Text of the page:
At BizBash Live in Los Angeles, the speakers at the Event Innovation Forum seemed to share a similar theme. “Events will always be about the guest experience, first and foremost.” Throughout the day-long event, which was filled with workshops and conferences, agencies and brands examined the importance of interactive content, the power of integrative design, and the increasingly critical role of event technology.
The speakers also discussed 5 universal elements that event attendees care about when it comes to live experiences. A few takeaways? Not only is having a multi-generational approach important, but Instagrammable moments still matter. Find the full list here.
It is back to school time. Shopping centers are buzzing and filled with parents, their kids in tow. Like many others, DTC clothing brand Rockets of Awesome is eager to make an impact on shoppers at this prime time. It has chosen to embrace the temporary store trend by opening its first pop-up shop in New York.
The brand’s merchandise is front-and-center, but the company’s primary focus is to give customers a reason to leave their home. And they are making their case by way of a sharable, individual-focused experience. From Instagrammable moments like a Velcro wall to in-store activities that include tailormade sneakers, the pop-up offers multiple touchpoints that has kids begging to stay longer. And their strategy is working. While other child-focused retail brands like Toys R Us and Gymboree have faced bankruptcies and closures, Rockets of Awesome is finding success in the retail of the future. They are continuing to seek engaging ways to enhance the shopping experience, giving consumers an experience beyond what they are selling.
We already know that music festivals need social media. In fact, social media has been the driving force in building several festivals’ brand equity for years. One can look at Coachella, which has used social media to amplify its “cool factor” to become one of the largest festivals in the world. On the other side is the infamous Fyre Festival, which failed miserably in practice, but excelled in using social to create astronomical hype. Either way, festival promoters have long believed social media to hold the keys to the kingdom of success.
But, like several forms of digital media, with every increasing Instagram story and live tweet, the social media promotion platform on which festivals stand becomes shaky. From ambiguity to saturation, festivals can’t always depend on social alone to draw crowds and communicate their message.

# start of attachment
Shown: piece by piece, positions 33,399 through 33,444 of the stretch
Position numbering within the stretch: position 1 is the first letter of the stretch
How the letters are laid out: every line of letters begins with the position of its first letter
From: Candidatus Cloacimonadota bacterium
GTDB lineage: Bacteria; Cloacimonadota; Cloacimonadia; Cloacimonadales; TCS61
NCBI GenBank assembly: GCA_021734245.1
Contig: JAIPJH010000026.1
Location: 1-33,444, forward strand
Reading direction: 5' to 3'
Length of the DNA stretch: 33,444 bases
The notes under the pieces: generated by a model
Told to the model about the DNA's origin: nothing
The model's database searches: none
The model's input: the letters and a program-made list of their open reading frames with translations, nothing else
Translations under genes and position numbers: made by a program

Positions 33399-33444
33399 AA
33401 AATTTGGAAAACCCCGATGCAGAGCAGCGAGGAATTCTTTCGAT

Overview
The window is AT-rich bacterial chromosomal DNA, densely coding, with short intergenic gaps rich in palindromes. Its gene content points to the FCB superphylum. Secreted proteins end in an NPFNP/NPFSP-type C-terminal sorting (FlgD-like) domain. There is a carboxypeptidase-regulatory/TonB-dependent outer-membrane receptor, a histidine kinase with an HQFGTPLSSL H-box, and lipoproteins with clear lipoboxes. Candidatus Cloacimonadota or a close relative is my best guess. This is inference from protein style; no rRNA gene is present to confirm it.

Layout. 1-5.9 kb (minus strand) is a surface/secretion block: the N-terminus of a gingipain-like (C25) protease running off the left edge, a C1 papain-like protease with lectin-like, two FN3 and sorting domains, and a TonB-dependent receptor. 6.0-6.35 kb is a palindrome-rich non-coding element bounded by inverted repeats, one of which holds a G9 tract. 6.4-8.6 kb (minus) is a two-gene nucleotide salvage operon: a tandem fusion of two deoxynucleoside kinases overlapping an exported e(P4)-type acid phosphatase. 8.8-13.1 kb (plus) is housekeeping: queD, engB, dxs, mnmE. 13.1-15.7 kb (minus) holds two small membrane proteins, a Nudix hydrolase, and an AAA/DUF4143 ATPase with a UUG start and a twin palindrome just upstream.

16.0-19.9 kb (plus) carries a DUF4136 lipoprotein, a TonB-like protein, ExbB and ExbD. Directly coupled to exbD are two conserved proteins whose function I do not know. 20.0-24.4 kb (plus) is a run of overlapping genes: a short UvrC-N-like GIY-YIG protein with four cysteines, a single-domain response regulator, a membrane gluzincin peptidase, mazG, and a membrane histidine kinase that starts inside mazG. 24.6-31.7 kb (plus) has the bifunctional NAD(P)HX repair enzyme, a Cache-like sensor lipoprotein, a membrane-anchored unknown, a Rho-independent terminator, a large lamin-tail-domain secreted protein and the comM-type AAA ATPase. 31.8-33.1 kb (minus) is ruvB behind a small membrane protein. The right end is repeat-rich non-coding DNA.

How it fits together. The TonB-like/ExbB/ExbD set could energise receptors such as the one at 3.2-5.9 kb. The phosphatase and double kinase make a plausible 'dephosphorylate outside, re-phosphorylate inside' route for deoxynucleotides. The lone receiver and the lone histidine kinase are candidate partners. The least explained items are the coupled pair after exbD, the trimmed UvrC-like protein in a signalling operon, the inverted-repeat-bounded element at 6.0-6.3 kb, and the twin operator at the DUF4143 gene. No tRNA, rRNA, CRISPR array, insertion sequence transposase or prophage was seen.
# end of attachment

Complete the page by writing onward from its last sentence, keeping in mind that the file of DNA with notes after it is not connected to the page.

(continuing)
So, how can festivals evolve to better capture consumers’ time and attention? Marketing Week has answers.
When it comes to experiential marketing, energy drink Red Bull has always been a trail blazer. The brand has built a rich and engaging brand persona that goes beyond what it sells – in some cases, capturing fans who don’t even regularly purchase their products.
Award-winning experiential agency BeCore recently sat down with Dan Ginsberg, former CEO of Red Bull North America, to take a deep dive into Red Bull’s iconic marketing strategy. In the interview they discussed the brand’s relentless courage and the role that company culture plays in aligning consumers. Ginsberg sums up the brand’s strategy by explaining that “the glue between the consumer and the brand was so sticky as a result of the experiences we created.” Read more of this insightful interview to learn about Red Bull, as well as other brands that are hitting it out of the park as it relates to marketing strategy.
What do you believe is the X factor when it comes to driving brand growth? Is it data? Is it marketing? While for different brands it could be a number of things, ultimately growth is spurred by creativity. This year, at HubSpot’s INBOUND conference in September, the speakers, which include entertainers Janelle Monae and Jada Pinkett Smith, will discuss how creativity led to success in their latest endeavors.
Dozens of other industry experts will also share insights and demonstrate that, while creativity is the core of innovation and growth, technology supercharges it. Click here to check out the all-star lineup.
Over the course of 10 weeks, and spanning across 200 countries, 40-million Fortnite players engage in an epic online battle. Each of them hoped to be named the inaugural Fortnite World Cup Champion. Oh, and win $3 million. This record-setting event sold out the Arthur Ashe Stadium (which holds over 23,000 people) while pulling in a concurrent 2.3 million viewers across YouTube and Twitch.
Despite the impressive numbers, Epic Games, the creator of Fortnite, chose to table commercial partnerships to provide the best online fan experience possible. In prioritizing fan engagement over immediate monetary gains, Epic proved that they were serious about their pledge to “bring this venue and this entire facility to (the online world of) Fortnite in its physical manifestation.”
Coca-Cola got creative with their latest summer campaign by capitalizing on the nostalgia that often inherently accompanies their classic soda beverage. The 60-second ad plays out as a highlight reel, featuring a woman, her giant animated tongue, and all the fun times they had with Coca-Cola.
The goal of the campaign is to showcase why Coca-Cola is delicious and refreshing, but also that the brand is always there during the good times.